Three pharmaceutical companies have agreed to pay 421 million dollars for reporting inflated drug prices to the US government, officials said Tuesday.
The Justice Department said that Abbott Laboratories, Roxane Laboratories, a US-based subsidiary of a German firm, and German drug maker Braun Medical Inc all agreed to pay the fines.
The three companies are accused of artificially inflating the prices of the drugs reimbursed by the federal government under the Medicare and Medicaid health care programs for elderly and low-income Americans.
Tony West, Assistant Attorney General for the Justice Department's Civil Division, said the companies were guilty of "offering their customers one price and then falsely reporting a greatly inflated price to the lists the government uses when determining how much to pay for the drugs," he said.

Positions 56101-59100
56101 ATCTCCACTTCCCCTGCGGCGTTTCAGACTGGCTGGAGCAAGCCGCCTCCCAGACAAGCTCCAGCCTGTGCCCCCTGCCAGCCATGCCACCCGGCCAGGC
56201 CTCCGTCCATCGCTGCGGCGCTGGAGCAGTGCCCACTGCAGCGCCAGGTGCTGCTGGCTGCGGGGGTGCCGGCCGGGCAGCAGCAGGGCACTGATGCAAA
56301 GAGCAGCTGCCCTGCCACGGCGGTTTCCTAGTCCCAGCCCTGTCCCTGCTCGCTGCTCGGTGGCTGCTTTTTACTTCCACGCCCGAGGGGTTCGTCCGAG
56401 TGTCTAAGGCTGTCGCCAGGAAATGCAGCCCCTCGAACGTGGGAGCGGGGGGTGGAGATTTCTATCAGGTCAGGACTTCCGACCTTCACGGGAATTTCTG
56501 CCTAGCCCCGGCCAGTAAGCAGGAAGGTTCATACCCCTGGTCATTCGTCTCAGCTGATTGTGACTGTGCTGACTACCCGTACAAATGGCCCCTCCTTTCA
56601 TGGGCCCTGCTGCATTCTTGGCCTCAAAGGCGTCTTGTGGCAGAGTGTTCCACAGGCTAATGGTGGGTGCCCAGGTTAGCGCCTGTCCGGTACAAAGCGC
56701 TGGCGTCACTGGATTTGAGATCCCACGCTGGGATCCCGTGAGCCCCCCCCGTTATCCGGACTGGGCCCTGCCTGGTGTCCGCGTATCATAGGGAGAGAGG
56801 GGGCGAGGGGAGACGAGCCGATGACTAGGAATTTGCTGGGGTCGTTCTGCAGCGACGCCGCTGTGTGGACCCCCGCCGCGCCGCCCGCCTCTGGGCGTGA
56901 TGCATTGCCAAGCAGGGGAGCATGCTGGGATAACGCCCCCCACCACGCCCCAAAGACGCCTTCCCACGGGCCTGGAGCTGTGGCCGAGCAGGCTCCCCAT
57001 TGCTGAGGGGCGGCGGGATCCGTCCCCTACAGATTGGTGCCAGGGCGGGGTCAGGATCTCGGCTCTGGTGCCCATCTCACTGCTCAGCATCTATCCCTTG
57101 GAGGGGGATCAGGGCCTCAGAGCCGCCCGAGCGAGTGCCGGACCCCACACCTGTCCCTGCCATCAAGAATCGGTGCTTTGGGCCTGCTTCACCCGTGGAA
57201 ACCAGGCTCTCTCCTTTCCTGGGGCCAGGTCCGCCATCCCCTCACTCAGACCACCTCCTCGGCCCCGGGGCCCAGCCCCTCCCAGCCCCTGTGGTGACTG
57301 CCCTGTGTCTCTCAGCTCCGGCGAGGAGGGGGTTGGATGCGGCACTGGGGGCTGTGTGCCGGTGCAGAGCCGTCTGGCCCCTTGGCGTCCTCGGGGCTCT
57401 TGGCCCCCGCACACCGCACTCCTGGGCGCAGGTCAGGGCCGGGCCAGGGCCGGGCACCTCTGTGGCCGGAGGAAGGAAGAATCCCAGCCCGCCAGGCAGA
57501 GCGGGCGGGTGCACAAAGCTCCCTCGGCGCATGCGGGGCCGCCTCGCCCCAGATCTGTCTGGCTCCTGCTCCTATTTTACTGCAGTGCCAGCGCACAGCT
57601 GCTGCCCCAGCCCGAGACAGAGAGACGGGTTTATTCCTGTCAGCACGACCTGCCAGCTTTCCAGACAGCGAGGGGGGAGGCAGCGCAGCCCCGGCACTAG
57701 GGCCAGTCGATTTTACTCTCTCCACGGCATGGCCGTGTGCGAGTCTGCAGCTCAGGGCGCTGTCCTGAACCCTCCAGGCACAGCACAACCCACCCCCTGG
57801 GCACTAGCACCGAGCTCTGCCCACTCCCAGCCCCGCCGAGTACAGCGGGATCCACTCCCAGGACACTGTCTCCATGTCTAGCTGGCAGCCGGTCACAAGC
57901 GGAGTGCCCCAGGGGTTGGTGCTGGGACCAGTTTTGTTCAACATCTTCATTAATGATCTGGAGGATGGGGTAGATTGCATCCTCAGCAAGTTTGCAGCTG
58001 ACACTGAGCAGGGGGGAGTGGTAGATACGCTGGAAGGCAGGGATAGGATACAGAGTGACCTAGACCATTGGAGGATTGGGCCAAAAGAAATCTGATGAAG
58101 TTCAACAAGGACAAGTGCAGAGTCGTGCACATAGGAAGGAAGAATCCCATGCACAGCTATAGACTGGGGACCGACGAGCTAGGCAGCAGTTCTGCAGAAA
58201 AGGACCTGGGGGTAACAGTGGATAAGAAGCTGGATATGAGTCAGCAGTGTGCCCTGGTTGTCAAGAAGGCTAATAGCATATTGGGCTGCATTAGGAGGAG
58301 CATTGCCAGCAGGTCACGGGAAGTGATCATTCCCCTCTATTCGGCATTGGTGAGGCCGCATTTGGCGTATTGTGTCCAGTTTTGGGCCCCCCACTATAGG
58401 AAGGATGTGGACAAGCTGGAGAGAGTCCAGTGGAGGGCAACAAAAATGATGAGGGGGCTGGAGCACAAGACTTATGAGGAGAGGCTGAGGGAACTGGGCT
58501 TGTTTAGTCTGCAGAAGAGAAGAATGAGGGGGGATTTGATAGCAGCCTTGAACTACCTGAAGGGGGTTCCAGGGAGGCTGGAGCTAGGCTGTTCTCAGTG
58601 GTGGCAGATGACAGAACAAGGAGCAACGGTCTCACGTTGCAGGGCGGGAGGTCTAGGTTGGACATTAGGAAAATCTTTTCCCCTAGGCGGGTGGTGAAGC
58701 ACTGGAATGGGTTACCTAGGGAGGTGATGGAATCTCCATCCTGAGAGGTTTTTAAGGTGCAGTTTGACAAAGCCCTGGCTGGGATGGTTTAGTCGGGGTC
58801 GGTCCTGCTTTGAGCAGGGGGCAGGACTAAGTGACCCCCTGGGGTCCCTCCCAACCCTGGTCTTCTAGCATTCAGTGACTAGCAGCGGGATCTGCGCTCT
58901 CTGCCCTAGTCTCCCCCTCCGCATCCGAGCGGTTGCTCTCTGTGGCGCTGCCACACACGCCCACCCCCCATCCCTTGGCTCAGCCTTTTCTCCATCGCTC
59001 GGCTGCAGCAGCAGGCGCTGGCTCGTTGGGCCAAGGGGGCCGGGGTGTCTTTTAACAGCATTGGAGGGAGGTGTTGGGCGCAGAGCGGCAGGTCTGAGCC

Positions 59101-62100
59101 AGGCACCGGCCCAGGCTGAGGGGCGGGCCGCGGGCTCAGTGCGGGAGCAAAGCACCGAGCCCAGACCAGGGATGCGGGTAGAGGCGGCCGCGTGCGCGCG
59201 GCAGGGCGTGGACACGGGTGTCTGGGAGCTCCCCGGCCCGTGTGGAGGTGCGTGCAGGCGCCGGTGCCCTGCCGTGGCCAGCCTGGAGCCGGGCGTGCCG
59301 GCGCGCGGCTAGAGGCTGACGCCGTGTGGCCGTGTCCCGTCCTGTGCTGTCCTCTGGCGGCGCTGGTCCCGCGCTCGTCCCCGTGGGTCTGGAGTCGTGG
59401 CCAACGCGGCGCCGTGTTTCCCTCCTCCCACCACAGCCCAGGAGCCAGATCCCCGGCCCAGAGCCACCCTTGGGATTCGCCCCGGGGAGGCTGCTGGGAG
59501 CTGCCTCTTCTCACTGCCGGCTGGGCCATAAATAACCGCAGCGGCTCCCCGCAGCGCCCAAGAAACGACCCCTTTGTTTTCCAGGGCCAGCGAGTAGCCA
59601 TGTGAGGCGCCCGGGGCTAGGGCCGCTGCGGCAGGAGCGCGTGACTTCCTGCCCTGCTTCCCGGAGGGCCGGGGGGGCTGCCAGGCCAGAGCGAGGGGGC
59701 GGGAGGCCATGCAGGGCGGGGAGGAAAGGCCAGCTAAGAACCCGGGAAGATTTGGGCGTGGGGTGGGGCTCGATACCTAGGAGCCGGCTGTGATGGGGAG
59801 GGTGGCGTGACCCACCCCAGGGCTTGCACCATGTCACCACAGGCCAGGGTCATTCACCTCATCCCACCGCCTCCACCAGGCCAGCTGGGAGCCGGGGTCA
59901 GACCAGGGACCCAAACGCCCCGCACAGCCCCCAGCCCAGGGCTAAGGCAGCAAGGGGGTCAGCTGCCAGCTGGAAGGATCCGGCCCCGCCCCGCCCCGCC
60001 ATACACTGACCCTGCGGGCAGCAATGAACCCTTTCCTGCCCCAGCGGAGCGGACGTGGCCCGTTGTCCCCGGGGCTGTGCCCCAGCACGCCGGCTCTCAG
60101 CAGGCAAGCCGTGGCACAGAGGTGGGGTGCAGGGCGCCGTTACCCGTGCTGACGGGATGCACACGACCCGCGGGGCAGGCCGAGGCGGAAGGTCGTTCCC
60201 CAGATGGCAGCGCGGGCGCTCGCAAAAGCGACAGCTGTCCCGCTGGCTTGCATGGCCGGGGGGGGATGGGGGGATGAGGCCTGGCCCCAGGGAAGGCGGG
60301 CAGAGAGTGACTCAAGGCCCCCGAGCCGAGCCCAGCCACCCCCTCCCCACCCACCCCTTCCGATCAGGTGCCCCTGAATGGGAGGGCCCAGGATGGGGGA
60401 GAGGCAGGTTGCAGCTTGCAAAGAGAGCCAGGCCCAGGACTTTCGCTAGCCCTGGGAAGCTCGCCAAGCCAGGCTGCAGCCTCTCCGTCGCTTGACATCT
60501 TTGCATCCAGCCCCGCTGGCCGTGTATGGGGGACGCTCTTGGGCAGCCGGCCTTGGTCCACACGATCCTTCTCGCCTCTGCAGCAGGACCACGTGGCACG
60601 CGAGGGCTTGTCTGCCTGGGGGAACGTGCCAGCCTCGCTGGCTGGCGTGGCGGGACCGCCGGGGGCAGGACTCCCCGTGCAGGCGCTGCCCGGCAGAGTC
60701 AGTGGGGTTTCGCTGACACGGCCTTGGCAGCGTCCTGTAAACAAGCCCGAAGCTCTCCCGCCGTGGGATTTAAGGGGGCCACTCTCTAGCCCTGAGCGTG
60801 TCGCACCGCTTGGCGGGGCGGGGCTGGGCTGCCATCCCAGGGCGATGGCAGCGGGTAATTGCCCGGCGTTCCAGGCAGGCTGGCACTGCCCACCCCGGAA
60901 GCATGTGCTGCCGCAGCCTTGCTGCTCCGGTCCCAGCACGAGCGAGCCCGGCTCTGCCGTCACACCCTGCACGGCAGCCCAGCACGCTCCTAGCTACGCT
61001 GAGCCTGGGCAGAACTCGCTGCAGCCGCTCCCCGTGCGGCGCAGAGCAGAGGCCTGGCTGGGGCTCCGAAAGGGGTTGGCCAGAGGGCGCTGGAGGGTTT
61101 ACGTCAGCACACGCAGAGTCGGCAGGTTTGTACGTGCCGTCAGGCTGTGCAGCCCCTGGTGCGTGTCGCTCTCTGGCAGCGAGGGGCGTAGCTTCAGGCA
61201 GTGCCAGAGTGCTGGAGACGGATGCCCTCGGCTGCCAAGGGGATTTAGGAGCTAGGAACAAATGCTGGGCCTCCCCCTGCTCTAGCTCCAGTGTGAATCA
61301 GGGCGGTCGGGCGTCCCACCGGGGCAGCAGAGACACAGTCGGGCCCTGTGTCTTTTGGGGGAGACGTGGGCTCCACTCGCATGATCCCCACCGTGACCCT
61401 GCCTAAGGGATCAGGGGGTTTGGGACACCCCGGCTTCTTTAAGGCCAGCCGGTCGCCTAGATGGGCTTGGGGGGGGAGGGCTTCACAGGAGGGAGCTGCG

The fraud led to the government overpaying reimbursements by hundreds of millions of dollars, according to officials.
"Pharmaceutical companies created an incentive for the purchase of their drugs, since buyers could obtain government payment at the inflated price and pocket the difference," said West.
Authorities said, however, that they have recovered the overcharges and more in its settlements with offending companies over the unlawful pricing schemes.
Since January 2009, officials said they have reclaimed more than nine billion dollars in cases alleging false claims -- about half of those funds from fraud related to federal health care programs.
West said the price inflation scams are a drain on government coffers and hurt health programs intended for the sick and elderly.
"Taxpayer-funded kickback schemes like this not only cost federal health care programs millions of dollars, they threaten to undermine the integrity of the choices health care providers make for their patients," he said.